Five ways veterinary staff can lead by example
The trends toward greater diversity and inclusion throughout the veterinary profession pose fresh challenges to old top-down styles of leadership and management. Forward-looking veterinary practice owners and managers can establish practice cultures that allow others' leadership to shine.
1. Create a culture of veterinary leadership
Keynote speaker and consultant Steve Wunch recommends taking your business model, services, and job title out of the equation. Instead, think about what you would want from yourself as a leader and ask these questions:
- What would I want people to say about me when I'm not in the room?
- What would I want my legacy to be if I left this company?
- How did I help to support people?
- How did I remove obstacles from people's success?
When leaders demonstrate their values and support performance expectations for teams by how they do their own work, Wunch calls it “leadership by walking around." Values drive behavior and behavior breeds behavior, inspiring staff to follow your example in their own veterinary leadership efforts.
However, creating a culture of growth and bottom-up veterinary leadership does not mean only hiring people exactly like you or that all forms of leadership look the same. Instead, Wunch says, “you need to hire people who will respond and resonate and work well with you."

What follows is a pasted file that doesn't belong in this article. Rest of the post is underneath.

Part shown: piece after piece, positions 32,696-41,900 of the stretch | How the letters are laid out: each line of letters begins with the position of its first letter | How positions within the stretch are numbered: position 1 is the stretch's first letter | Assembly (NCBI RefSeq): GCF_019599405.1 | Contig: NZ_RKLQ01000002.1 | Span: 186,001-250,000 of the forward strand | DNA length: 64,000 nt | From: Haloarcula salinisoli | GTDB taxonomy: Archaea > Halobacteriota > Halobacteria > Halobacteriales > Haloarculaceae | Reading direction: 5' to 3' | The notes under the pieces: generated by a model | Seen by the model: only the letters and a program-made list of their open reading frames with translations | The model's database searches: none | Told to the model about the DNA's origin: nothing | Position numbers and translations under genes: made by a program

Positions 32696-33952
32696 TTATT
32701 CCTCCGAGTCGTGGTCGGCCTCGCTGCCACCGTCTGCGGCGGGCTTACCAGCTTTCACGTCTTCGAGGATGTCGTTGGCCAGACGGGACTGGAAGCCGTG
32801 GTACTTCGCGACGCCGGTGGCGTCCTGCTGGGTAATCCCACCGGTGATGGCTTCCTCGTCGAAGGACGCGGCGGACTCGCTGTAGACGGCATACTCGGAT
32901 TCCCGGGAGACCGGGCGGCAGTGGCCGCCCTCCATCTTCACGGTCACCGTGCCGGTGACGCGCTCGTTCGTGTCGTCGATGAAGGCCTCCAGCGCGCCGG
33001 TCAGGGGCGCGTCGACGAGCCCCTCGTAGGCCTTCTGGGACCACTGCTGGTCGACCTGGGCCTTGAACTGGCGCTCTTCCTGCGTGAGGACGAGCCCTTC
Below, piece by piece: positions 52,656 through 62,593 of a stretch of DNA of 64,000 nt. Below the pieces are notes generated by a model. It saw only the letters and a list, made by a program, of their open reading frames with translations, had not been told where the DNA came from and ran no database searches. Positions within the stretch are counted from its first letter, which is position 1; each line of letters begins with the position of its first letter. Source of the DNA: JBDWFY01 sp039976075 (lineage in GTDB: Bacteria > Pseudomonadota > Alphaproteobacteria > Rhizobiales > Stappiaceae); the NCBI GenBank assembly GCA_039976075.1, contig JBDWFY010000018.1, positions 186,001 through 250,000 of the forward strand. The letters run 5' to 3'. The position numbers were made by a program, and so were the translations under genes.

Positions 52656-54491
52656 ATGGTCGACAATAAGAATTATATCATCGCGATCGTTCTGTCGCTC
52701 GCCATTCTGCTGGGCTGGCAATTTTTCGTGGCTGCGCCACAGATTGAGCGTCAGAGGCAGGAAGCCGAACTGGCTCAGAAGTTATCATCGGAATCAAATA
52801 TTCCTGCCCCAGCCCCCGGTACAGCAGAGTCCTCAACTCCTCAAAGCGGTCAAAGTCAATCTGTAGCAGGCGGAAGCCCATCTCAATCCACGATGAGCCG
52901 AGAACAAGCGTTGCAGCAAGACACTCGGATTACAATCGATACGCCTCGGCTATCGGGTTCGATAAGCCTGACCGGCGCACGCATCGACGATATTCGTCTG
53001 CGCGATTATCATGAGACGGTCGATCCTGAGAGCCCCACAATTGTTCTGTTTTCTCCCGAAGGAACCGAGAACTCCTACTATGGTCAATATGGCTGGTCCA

2. Teach and praise emerging veterinary leaders
Veterinary leadership also touches consistency, quality control, and continuity in ways that best serve clients and patients. Wunch went through the Disney Institute for Leadership Development earlier in his career. There, he learned that leaders must be teachers and should train their replacements “so that if you left, the ship could continue to sail without a hitch."
Terri Norvell, a business adviser and leadership trainer and coach, also explains that leadership comes from praise and recognition. “Whatever you acknowledge and praise, you're going to get more of that," she says. “What I have found in this society, across industries, is that we typically focus on the problems. When, in reality, more is always going right than wrong."
While immediate thanks and enthusiasm amid the bustle of daily practice work well, it helps to systematize gratitude and praise with 10-15-minute individual meetings with every direct report, weekly or every other week. Ask key questions:
- What are you proud of?
- What do you plan to learn or how do you want to grow next?
- How can I help you be more effective and clear obstacles?
Norvell says, “People want managers to clear the obstacles, so they can show up, shine, and serve."
One last question, she says, is not for the faint of heart: “What can I do better?" It demonstrates that your style of veterinary leadership includes your own improvement and growth.
Creating a culture of growth and bottom-up veterinary leadership does not mean only hiring people exactly like you or that all forms of leadership look the same.
3. Establish protocols that encourage independence